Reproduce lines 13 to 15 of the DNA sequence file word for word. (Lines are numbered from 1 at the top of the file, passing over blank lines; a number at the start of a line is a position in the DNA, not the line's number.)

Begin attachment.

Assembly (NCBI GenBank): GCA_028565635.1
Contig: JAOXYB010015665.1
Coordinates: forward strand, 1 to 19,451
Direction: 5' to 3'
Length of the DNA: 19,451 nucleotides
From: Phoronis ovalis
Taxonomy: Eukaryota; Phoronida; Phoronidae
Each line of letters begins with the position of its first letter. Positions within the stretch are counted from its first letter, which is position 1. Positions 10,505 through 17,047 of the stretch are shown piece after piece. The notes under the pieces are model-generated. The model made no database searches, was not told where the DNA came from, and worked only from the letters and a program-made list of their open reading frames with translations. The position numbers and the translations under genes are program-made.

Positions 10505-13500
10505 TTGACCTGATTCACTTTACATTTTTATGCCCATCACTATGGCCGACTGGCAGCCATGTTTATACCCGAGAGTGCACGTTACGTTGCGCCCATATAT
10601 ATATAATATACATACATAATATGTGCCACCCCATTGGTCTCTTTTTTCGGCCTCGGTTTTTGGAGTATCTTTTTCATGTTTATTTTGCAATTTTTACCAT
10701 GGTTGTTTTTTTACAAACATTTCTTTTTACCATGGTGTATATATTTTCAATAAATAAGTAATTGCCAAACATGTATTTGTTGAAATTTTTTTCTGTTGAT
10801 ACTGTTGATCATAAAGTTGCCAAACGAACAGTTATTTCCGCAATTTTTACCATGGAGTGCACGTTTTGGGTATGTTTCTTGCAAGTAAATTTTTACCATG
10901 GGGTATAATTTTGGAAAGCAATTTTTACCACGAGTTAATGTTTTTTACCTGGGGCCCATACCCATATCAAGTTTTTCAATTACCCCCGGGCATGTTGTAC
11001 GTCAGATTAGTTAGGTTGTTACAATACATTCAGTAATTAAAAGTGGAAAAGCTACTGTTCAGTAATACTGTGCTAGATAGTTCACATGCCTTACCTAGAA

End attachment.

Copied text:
10801 ACTGTTGATCATAAAGTTGCCAAACGAACAGTTATTTCCGCAATTTTTACCATGGAGTGCACGTTTTGGGTATGTTTCTTGCAAGTAAATTTTTACCATG
10901 GGGTATAATTTTGGAAAGCAATTTTTACCACGAGTTAATGTTTTTTACCTGGGGCCCATACCCATATCAAGTTTTTCAATTACCCCCGGGCATGTTGTAC
11001 GTCAGATTAGTTAGGTTGTTACAATACATTCAGTAATTAAAAGTGGAAAAGCTACTGTTCAGTAATACTGTGCTAGATAGTTCACATGCCTTACCTAGAA